Scientists are famous for believing in the proven and peer-accepted, the very ground that pioneering artists often subvert; they recognize correct and incorrect where artists see only true and false. And yet in some individuals, crossover learning provides a remarkable kind of catalyst to innovation that sparks the passion, curiosity, and freedom to pursue--and to realize--challenging ideas in culture, industry, society, and research. This book is an attempt to show how innovation in the "post-Google generation" is often catalyzed by those who cross a conventional line so firmly drawn between the arts and the sciences.
David Edwards describes how contemporary creators achieve breakthroughs in the arts and sciences by developing their ideas in an intermediate zone of human creativity where neither art nor science is easily defined. These creators may innovate in culture, as in the development of new forms of music composition (through use of chaos theory), or, perhaps, through pioneering scientific investigation in the basement of the Louvre. They may innovate in research institutions, society, or industry, too. Sometimes they experiment in multiple environments, carrying a single idea to social, industrial, and cultural fruition by learning to view traditional art-science barriers as a zone of creativity that Edwards calls artscience. Through analysis of original stories of artscience innovation in France, Germany, and the United States, he argues for the development of a new cultural and educational environment, particularly relevant to today's need to innovate in increasingly complex ways, in which artists and scientists team up with cultural, industrial, social, and educational partners.
ArtScience champions the virtues of interdisciplinary work. Using captivating anecdotes of how both disciplines can enhance each other Edwards offers one of the strongest and most original contributions to the literature on creativity.
The tenor of this convivial, onrushing book makes one think that what the best workers in both fields have in common is what this book consistently offers: a great and moving intellectual generosity.
Edwards' book is something of a manifesto for artscience, and for the need to cultivate more porous cultural, corporate and educational institutions...Arguing passionately for the need for new collaborations between scientists, artists, industry and the social sector, Artscience: Creativity in the Post-Google Generation is ultimately a collection of enticing tales from the trenches for would-be practitioners.
[Artscience] is less a technical tool than a motivational one: an exhortation for interdisciplinary intellectuals...Edwards infects us with his subjects' creativity. When the final chapter turns from vignettes to his utopian Laboratoire, we're rooting for it to succeed.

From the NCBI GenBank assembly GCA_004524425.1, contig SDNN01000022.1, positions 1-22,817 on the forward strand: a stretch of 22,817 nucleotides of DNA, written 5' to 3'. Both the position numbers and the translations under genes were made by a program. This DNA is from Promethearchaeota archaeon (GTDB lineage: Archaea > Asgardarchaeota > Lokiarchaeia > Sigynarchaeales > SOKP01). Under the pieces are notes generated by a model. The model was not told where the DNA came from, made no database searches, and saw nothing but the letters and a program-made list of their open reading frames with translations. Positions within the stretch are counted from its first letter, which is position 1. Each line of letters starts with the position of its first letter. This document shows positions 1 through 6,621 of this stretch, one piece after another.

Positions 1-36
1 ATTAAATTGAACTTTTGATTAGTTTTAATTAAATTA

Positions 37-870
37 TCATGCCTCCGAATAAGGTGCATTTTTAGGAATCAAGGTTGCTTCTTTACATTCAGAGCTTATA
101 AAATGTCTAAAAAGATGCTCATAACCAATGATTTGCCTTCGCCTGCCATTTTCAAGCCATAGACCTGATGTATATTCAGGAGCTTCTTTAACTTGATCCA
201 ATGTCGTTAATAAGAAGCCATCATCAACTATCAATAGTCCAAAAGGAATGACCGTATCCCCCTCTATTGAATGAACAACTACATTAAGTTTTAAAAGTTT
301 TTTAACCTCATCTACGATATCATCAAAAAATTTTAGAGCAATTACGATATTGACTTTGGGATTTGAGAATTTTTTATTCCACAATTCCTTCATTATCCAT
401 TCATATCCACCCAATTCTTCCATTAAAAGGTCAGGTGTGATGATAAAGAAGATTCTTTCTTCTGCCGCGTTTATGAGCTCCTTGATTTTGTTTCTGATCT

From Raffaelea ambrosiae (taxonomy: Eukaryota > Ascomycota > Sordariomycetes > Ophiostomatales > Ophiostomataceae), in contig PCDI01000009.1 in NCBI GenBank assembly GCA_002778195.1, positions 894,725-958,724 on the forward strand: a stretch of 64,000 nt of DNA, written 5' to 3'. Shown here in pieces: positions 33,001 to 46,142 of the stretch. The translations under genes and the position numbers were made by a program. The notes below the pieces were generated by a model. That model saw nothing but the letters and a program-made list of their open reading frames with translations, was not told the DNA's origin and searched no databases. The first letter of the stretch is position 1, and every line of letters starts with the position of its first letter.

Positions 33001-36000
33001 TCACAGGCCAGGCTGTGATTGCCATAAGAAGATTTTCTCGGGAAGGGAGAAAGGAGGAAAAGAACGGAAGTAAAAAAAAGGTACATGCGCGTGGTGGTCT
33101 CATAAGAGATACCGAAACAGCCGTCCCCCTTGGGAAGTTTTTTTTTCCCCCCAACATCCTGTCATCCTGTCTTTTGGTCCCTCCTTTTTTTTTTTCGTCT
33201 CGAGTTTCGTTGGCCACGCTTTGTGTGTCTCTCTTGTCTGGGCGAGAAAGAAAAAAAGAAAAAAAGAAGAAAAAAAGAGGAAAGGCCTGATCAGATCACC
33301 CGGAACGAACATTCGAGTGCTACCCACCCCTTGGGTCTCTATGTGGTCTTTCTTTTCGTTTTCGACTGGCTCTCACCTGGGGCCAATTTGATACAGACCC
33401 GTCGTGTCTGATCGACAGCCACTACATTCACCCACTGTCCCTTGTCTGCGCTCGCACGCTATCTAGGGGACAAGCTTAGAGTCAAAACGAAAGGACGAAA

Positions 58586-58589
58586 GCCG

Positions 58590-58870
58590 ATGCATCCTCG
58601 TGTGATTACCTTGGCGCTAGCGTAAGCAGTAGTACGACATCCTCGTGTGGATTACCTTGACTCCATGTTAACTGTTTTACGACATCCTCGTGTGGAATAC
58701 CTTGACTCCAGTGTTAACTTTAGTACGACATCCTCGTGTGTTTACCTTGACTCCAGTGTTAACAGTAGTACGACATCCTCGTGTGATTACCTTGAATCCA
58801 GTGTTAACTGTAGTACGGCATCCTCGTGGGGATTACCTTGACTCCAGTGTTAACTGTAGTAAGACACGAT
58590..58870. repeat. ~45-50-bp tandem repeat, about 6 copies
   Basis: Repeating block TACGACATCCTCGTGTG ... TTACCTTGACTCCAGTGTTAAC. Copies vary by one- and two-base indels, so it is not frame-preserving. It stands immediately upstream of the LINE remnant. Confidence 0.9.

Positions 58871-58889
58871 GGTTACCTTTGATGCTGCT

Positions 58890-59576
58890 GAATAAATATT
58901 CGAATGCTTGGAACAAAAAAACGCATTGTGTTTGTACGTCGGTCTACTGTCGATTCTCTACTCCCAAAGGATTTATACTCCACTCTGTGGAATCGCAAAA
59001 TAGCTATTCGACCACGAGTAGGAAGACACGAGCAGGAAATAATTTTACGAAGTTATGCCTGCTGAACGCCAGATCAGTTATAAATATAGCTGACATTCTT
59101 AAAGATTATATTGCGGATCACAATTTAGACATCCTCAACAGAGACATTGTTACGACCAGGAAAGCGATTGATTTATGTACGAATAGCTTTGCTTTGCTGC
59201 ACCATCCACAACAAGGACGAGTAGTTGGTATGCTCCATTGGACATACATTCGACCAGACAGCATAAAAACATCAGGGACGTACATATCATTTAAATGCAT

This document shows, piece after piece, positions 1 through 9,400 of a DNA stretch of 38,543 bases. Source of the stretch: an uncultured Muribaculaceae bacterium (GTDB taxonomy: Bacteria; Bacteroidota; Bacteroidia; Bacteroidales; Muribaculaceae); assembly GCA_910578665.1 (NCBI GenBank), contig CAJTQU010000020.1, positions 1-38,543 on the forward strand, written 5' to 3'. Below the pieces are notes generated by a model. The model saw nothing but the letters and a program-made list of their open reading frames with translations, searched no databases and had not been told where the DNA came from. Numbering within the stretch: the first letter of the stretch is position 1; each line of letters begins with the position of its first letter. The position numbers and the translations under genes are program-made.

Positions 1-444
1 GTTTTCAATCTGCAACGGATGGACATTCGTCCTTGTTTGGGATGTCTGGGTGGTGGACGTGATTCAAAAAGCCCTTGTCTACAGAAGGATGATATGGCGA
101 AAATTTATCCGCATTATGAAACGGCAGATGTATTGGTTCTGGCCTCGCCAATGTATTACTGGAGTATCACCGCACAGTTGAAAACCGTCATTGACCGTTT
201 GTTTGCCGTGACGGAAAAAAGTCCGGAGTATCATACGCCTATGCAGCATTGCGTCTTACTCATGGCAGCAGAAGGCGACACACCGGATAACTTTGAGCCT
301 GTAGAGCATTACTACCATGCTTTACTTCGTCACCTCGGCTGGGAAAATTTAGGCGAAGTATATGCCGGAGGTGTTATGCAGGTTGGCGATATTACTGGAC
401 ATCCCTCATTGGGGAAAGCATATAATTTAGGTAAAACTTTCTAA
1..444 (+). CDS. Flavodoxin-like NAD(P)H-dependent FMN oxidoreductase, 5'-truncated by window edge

Edwards attempts in this truly inspiring work to shed light on the perceived dichotomy between the arts and sciences and why it needs to be challenged. He looks closely at the idea of translating concepts or ideas through pure sciences and the arts as they occur in all sectors of life. Essentially, he shows how scientific ideas flourish in the artistic community and how art can inspire science. Edwards takes interdisciplinary thinking to another level, going a long way in demonstrating a kind of symbiosis that can--and for many, does--exist between the arts and sciences. He relates stories of 'artscience' innovation in France, Germany, and the United States; discusses his recent founding of Le Laboratoire, an artscience cultural center in Paris; and explains the theory behind his idea of the "laboratory."
There are scientists, and there are artists. Now, there are art scientists. In his new book, Artscience: Creativity in the Post-Google Generation, David Edwards explains how this group of thinkers melds the two disciplines in innovative ways to make lasting and important breakthroughs for the betterment of humanity, culture, academia, and industry.
In his concise book, Edwards, a professor of biomedical engineering at Harvard, shares the stories of people who have found ways to cross this barrier [between art and science]--artscientists, he calls them--and elegantly communicates the catalytic effect of their interdisciplinary leaps.
- 208 pages
- 0-1/2 x 5-1/2 x 8-1/4 inches
- Harvard University Press
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